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A Resolution in Lawsuit Against Former, Current Superintendent

Board of Ed Announces Claims Dismissed

The Mineola School District has a clean slate. Not only does the district have a new superintendent, but it appears a lawsuit alleging serious claims against the former superintendent and deputy has been resolved. At the reorganization meeting of the Mineola Board of Education, board vice-president Terence Hale announced that the claims “have been dismissed.”

Since February 2008, a dark cloud had been hanging over the Mineola School District. That was when former district employee Ulana Illiano filed a lawsuit, seeking at least $7 million, claiming that superintendent of schools Dr. Larry Licopoli and deputy superintendent Michael Nagler created a hostile work atmosphere. The complaint alleged that Dr. Nagler made sexually offensive and unwanted and unwelcome comments and that Dr. Licopoli consistently made comments about Jews and Jewish holidays that were offensive to the plaintiff.

Both Dr. Licopoli and Dr. Nagler vehemently denied the claims. The lawsuit was in the process of deposition when it was decided, according to the Mineola Board of Education, that the case would be dismissed without payments to anyone.

“All parties have agreed that all claims in this case have been dismissed without costs, disbursements and payments to anyone. Defendants at all times have denied the truth of the allegations in the lawsuit,” said Hale in the statement from the board of education.

Dr. Licopoli’s attorney Rick Ostrove, of the Carle Place law firm of Leeds Morelli & Brown, said last week that he had yet to see signed paperwork filed in the court, but it was his understanding that the case had been dismissed.

“We knew the case had no merit all along,” Ostrove said. “There’s no doubt in our mind that she [Illiano] alleged frivolous claims that just weren’t true. She said a lot of negative things about Dr. Licopoli that were false. She would never have been able to prove it. She didn’t deserve any money. We’re glad she stopped now before everyone had to invest more time for us to prove that these things weren’t true.”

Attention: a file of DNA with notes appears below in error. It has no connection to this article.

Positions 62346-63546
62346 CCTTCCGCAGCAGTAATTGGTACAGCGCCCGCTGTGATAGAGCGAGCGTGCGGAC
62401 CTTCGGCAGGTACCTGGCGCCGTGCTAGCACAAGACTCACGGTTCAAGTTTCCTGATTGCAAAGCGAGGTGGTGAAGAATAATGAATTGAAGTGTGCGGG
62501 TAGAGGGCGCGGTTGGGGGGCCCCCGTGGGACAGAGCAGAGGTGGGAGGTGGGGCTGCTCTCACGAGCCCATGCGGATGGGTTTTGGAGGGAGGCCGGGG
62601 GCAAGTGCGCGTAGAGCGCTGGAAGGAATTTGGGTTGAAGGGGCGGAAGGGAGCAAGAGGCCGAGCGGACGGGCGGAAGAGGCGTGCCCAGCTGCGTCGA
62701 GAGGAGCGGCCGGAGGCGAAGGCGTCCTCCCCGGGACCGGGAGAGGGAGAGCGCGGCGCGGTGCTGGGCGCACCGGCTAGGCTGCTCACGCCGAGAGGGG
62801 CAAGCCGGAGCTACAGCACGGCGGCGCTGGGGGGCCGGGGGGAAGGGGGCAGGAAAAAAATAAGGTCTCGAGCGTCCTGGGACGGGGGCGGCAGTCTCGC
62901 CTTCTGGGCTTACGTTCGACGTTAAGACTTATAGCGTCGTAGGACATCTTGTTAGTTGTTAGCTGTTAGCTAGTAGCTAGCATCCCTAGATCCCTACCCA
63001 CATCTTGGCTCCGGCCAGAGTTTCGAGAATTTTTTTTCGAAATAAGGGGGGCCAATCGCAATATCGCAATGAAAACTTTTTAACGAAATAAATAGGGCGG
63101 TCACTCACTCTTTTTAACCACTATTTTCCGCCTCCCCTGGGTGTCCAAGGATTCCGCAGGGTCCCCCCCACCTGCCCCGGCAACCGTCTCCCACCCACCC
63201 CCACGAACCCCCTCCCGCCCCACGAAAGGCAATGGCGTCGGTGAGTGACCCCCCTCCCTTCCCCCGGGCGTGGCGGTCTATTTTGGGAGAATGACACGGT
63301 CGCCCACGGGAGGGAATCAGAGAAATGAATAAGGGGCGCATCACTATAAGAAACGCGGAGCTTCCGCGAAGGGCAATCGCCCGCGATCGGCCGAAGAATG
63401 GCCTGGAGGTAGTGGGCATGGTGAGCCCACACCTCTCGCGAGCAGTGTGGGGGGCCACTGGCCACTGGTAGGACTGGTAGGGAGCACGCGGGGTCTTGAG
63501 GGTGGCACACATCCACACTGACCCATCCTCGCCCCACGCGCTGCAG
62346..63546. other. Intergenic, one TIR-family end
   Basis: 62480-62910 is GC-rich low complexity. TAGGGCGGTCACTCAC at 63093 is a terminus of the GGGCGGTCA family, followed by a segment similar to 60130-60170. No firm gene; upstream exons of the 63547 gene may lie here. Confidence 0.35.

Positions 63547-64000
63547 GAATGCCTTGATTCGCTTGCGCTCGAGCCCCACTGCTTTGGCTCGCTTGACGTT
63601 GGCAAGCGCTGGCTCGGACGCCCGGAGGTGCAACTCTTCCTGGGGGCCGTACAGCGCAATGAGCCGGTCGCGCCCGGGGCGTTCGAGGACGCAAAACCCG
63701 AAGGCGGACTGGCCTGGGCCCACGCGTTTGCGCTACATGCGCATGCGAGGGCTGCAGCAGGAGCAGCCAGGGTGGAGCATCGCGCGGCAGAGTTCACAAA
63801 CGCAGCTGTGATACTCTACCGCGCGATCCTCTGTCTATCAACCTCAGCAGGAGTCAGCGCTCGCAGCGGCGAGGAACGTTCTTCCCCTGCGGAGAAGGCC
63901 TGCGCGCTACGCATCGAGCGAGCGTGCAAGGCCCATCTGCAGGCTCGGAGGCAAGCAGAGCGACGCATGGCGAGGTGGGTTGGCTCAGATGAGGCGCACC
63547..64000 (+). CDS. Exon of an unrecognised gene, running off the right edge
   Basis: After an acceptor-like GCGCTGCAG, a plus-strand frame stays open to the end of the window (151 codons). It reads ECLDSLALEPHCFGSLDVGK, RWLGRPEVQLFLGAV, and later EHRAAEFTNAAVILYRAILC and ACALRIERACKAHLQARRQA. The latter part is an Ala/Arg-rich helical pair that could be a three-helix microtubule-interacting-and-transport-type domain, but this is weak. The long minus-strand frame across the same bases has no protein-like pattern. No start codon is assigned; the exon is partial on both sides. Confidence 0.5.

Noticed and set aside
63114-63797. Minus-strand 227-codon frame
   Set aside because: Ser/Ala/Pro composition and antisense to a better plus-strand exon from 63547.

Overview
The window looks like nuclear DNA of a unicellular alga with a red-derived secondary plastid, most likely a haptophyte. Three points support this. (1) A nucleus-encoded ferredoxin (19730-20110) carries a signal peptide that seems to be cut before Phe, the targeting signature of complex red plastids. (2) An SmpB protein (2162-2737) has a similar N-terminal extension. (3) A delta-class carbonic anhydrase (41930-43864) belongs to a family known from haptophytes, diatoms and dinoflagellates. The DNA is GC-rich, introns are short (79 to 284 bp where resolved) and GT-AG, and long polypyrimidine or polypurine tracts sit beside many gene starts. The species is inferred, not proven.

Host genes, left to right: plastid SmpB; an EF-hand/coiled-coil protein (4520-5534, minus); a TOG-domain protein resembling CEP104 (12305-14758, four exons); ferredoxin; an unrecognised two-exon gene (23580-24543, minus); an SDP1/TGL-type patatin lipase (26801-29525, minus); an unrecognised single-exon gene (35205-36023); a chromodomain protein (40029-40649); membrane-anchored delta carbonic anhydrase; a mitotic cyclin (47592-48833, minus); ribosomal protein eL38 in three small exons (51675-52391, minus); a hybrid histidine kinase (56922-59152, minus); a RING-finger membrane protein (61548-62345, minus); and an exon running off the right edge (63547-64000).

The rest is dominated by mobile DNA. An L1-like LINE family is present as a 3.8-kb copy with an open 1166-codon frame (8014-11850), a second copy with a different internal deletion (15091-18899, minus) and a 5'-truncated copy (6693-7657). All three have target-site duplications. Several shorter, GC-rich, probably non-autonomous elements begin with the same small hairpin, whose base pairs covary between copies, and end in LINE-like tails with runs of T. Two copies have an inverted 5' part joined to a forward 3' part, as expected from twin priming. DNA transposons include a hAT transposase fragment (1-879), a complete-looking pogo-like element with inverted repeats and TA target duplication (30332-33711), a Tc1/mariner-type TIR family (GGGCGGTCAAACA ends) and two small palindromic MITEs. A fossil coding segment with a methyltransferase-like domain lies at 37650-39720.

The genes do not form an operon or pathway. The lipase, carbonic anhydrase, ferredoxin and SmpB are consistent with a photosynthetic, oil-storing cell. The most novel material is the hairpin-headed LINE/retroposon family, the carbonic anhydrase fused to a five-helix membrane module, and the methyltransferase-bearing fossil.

For Dr. Nagler, his vindication may have already come. The board of education promoted him from deputy superintendent to superintendent of schools, effective July 1, to succeed Dr. Licopoli. However, Dr. Licopoli may not feel vindicated since he no longer is superintendent of schools despite the acknowledgment by some board members that he served the district well in his eight years on the job.

Dr. Licopoli’s contract expired on June 30 and it was not renewed by the board of education despite the fact that two members of the five-member board of education — Steve Siwinski and John McGrath — were in favor of extending his contract.

“The announcement speaks for itself,” Dr. Licopoli said of the board’s announcement that the case has been dismissed. “It speaks volumes about what Dr. Nagler and I have had to endure for the past year and a half. It’s a shame the community had to go through this.”

From the time they were accused, both Dr. Licopoli and Dr. Nagler maintained their innocence, denying the accusations. Dr. Licopoli said the outcome turned out the way he thought it would and feels the announcement that the lawsuit has been dropped reaffirms his and Dr. Nagler’s innocence.